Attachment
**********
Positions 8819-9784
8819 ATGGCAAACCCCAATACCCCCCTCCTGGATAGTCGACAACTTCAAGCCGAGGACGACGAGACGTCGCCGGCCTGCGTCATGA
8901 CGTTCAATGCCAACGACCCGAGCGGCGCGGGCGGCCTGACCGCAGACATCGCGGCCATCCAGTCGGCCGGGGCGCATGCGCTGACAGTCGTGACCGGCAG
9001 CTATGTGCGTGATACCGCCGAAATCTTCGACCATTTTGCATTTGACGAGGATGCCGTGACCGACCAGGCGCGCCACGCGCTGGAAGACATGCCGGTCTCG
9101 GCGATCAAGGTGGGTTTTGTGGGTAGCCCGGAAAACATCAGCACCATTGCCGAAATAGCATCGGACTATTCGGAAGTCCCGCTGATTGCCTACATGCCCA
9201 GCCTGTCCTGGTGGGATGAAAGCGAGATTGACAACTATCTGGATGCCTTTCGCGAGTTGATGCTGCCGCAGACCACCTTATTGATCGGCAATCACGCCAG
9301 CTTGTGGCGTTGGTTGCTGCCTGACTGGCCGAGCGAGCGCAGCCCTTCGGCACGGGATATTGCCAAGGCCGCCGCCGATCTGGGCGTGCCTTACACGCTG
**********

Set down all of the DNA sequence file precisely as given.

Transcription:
Positions 8819-9784
8819 ATGGCAAACCCCAATACCCCCCTCCTGGATAGTCGACAACTTCAAGCCGAGGACGACGAGACGTCGCCGGCCTGCGTCATGA
8901 CGTTCAATGCCAACGACCCGAGCGGCGCGGGCGGCCTGACCGCAGACATCGCGGCCATCCAGTCGGCCGGGGCGCATGCGCTGACAGTCGTGACCGGCAG
9001 CTATGTGCGTGATACCGCCGAAATCTTCGACCATTTTGCATTTGACGAGGATGCCGTGACCGACCAGGCGCGCCACGCGCTGGAAGACATGCCGGTCTCG
9101 GCGATCAAGGTGGGTTTTGTGGGTAGCCCGGAAAACATCAGCACCATTGCCGAAATAGCATCGGACTATTCGGAAGTCCCGCTGATTGCCTACATGCCCA
9201 GCCTGTCCTGGTGGGATGAAAGCGAGATTGACAACTATCTGGATGCCTTTCGCGAGTTGATGCTGCCGCAGACCACCTTATTGATCGGCAATCACGCCAG
9301 CTTGTGGCGTTGGTTGCTGCCTGACTGGCCGAGCGAGCGCAGCCCTTCGGCACGGGATATTGCCAAGGCCGCCGCCGATCTGGGCGTGCCTTACACGCTG